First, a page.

“I think I’ll stay out a bit more.”

“Whatever suits you. Gas ain’t free. I’ll get ahold of you if anything comes through.”

He loved driving in silence. Up and down the old empty highways that cut through the Mojave Desert. Strips of pavement that connected decrepit communities out in the middle of nowhere, shadows of former prosperity choked by dirt and twisted Joshua trees. He parked the old truck to watch the desert. In the depth of the night, he could see the fluorescent lights in the distance moving between the thirsty trees. On special nights, far and few between, when the coyotes sang he thought he could see the desert change, become undone, reveal itself. On those nights, the storms always came.

Most of his business was on the main highway. People making their way to Vegas. Blown tires, running out of gas, driving off the road drunk or hungover. This time of the year, only the most compulsive gamblers and heavy partiers made that trip, so towing was slow, giving him plenty of time to drive and think.


He was six when he buried his first. Bandit was a good dog. A friendly little black and white mutt that would follow him around chasing birds. Bandit was his friend, his only friend. Bobby never forgot the day he came from school and his father, the bastard, drunker than usual snatched him up by the neck and let him know that his shit of a dog bit him. He remembered the panic when Bandit wasn’t there to greet him.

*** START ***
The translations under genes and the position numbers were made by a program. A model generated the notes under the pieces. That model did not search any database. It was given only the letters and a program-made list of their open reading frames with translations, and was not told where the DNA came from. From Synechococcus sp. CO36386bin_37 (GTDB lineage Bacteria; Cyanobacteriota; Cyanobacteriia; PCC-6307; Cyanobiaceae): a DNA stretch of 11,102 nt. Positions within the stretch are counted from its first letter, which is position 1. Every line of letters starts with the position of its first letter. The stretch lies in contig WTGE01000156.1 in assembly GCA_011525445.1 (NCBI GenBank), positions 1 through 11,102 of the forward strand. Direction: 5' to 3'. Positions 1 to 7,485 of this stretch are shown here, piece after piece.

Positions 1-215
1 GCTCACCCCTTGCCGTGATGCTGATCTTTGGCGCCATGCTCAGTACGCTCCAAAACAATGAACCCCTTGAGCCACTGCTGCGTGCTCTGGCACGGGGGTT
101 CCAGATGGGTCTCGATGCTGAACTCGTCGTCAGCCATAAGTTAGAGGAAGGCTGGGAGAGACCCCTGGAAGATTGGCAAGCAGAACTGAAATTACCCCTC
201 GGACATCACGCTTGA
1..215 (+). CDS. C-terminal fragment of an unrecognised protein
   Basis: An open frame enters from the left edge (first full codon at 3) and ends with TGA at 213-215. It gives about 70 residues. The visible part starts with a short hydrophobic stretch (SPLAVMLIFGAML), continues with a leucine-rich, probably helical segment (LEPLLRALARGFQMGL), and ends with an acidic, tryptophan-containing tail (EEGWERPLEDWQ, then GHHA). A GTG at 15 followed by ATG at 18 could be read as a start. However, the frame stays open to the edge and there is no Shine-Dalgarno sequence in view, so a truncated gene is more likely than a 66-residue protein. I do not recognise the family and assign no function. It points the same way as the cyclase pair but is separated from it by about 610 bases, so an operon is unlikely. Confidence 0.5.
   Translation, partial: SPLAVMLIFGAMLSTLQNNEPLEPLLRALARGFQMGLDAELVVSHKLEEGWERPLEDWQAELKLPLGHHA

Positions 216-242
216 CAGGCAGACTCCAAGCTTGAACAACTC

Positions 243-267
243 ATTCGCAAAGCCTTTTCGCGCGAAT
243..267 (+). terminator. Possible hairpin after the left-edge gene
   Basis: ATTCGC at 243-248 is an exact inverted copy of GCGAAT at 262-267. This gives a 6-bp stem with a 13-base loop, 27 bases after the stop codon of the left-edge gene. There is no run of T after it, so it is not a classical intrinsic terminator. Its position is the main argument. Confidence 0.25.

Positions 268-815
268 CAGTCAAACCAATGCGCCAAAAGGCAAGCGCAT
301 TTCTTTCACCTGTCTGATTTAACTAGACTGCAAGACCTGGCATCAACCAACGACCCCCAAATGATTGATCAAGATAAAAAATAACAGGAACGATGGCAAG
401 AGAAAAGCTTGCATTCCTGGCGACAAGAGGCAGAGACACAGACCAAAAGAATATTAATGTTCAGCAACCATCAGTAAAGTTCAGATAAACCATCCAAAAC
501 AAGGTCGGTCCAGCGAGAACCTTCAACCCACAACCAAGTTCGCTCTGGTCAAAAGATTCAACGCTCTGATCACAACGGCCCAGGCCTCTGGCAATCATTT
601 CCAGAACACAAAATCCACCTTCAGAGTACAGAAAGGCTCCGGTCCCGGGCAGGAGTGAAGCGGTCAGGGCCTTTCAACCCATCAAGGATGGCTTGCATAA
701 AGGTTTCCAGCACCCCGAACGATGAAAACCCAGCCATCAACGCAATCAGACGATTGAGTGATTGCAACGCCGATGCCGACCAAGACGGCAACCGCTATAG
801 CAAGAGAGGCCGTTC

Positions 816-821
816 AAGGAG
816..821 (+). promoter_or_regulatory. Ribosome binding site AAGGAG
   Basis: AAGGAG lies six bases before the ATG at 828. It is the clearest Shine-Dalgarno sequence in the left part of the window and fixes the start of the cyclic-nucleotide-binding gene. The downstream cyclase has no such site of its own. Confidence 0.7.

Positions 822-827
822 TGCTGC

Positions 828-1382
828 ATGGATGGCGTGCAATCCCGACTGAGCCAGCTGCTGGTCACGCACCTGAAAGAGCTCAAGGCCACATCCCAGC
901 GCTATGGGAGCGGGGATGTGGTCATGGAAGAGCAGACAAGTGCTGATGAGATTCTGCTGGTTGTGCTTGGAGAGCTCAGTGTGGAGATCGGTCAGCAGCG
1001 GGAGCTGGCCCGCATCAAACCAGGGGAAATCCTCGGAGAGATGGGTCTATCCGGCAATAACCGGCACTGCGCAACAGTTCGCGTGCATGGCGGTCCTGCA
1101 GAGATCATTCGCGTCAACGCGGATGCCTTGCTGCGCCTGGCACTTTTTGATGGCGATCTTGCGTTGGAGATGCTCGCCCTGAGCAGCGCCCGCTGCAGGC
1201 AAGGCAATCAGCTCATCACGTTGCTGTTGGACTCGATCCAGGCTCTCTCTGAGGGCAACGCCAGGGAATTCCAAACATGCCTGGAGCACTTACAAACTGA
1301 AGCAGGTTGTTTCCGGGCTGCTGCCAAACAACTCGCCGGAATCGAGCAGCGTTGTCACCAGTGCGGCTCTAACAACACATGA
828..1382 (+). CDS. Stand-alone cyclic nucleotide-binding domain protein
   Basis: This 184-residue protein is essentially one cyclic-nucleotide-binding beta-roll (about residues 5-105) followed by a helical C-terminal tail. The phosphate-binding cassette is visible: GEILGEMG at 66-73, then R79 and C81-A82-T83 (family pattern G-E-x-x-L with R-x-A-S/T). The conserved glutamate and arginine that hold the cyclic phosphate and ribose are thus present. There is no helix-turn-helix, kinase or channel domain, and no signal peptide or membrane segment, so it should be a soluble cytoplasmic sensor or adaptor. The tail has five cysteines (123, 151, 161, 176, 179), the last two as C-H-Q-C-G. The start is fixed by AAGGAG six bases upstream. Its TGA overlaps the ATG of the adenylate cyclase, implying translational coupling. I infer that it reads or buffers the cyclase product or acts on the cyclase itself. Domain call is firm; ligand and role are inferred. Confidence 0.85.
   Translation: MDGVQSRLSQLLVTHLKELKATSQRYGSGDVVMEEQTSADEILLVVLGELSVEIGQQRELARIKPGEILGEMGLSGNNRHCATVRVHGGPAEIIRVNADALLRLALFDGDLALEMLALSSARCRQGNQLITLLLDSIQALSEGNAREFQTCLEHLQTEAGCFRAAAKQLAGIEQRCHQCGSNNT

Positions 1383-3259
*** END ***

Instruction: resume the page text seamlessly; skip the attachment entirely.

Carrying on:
Later, he found Bandit behind a pile of rusted parts his old man hoarded but never sold. A heap of blood and fur. Tiny head crushed by a tire iron. Bobby remembered how lonely his friend looked. Dead, forgotten off to the side with garbage.

He buried Bandit in the desert.

After that day, he buried all the animals he came across. Every rabbit, coyote, bird. Every unfortunate that met the front bumper of some jackass speeding towards Vegas, some son of a bitch who never even bothered to get out of his car. No living thing deserved to be alone. He could give them one last bit of respect.


Pink’s parking lot was filled with beaters that belonged to the local drunks. He liked Pink’s because it was the kind of shithole where men focused on drinking over socializing. His father used to drink here. Bobby knew their faces.

The place was wall-to-wall wood panels, cheap sports memorabilia, and faded movie posters. There was sweat, stale cigarettes, and rotten beer. He sat at the far end of the bar. He ordered a beer. The plan was he would have a couple, drive home, and fall asleep safe from the storm.